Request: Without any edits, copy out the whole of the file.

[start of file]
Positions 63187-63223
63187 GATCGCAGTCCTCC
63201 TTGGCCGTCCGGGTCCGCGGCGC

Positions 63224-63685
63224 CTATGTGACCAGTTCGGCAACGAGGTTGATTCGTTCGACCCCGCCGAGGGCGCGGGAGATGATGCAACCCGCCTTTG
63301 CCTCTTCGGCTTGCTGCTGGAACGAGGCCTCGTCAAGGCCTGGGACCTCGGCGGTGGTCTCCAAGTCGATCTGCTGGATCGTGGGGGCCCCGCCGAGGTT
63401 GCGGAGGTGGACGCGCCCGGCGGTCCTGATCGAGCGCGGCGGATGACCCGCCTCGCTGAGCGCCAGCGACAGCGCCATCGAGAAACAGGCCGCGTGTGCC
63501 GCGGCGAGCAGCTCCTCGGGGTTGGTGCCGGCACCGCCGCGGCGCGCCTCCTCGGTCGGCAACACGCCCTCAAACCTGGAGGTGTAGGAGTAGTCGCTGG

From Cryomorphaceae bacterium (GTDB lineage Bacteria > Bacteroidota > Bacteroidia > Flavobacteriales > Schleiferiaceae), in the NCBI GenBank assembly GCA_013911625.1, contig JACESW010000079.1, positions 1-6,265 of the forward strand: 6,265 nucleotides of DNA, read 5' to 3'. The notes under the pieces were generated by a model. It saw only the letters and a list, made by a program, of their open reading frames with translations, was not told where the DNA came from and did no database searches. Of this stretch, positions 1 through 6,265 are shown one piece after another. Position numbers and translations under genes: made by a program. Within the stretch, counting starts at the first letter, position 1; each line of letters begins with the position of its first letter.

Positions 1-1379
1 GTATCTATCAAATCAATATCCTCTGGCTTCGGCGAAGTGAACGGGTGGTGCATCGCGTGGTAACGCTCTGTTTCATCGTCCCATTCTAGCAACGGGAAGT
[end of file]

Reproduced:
Positions 63187-63223
63187 GATCGCAGTCCTCC
63201 TTGGCCGTCCGGGTCCGCGGCGC

Positions 63224-63685
63224 CTATGTGACCAGTTCGGCAACGAGGTTGATTCGTTCGACCCCGCCGAGGGCGCGGGAGATGATGCAACCCGCCTTTG
63301 CCTCTTCGGCTTGCTGCTGGAACGAGGCCTCGTCAAGGCCTGGGACCTCGGCGGTGGTCTCCAAGTCGATCTGCTGGATCGTGGGGGCCCCGCCGAGGTT
63401 GCGGAGGTGGACGCGCCCGGCGGTCCTGATCGAGCGCGGCGGATGACCCGCCTCGCTGAGCGCCAGCGACAGCGCCATCGAGAAACAGGCCGCGTGTGCC
63501 GCGGCGAGCAGCTCCTCGGGGTTGGTGCCGGCACCGCCGCGGCGCGCCTCCTCGGTCGGCAACACGCCCTCAAACCTGGAGGTGTAGGAGTAGTCGCTGG

From Cryomorphaceae bacterium (GTDB lineage Bacteria > Bacteroidota > Bacteroidia > Flavobacteriales > Schleiferiaceae), in the NCBI GenBank assembly GCA_013911625.1, contig JACESW010000079.1, positions 1-6,265 of the forward strand: 6,265 nucleotides of DNA, read 5' to 3'. The notes under the pieces were generated by a model. It saw only the letters and a list, made by a program, of their open reading frames with translations, was not told where the DNA came from and did no database searches. Of this stretch, positions 1 through 6,265 are shown one piece after another. Position numbers and translations under genes: made by a program. Within the stretch, counting starts at the first letter, position 1; each line of letters begins with the position of its first letter.

Positions 1-1379
1 GTATCTATCAAATCAATATCCTCTGGCTTCGGCGAAGTGAACGGGTGGTGCATCGCGTGGTAACGCTCTGTTTCATCGTCCCATTCTAGCAACGGGAAGT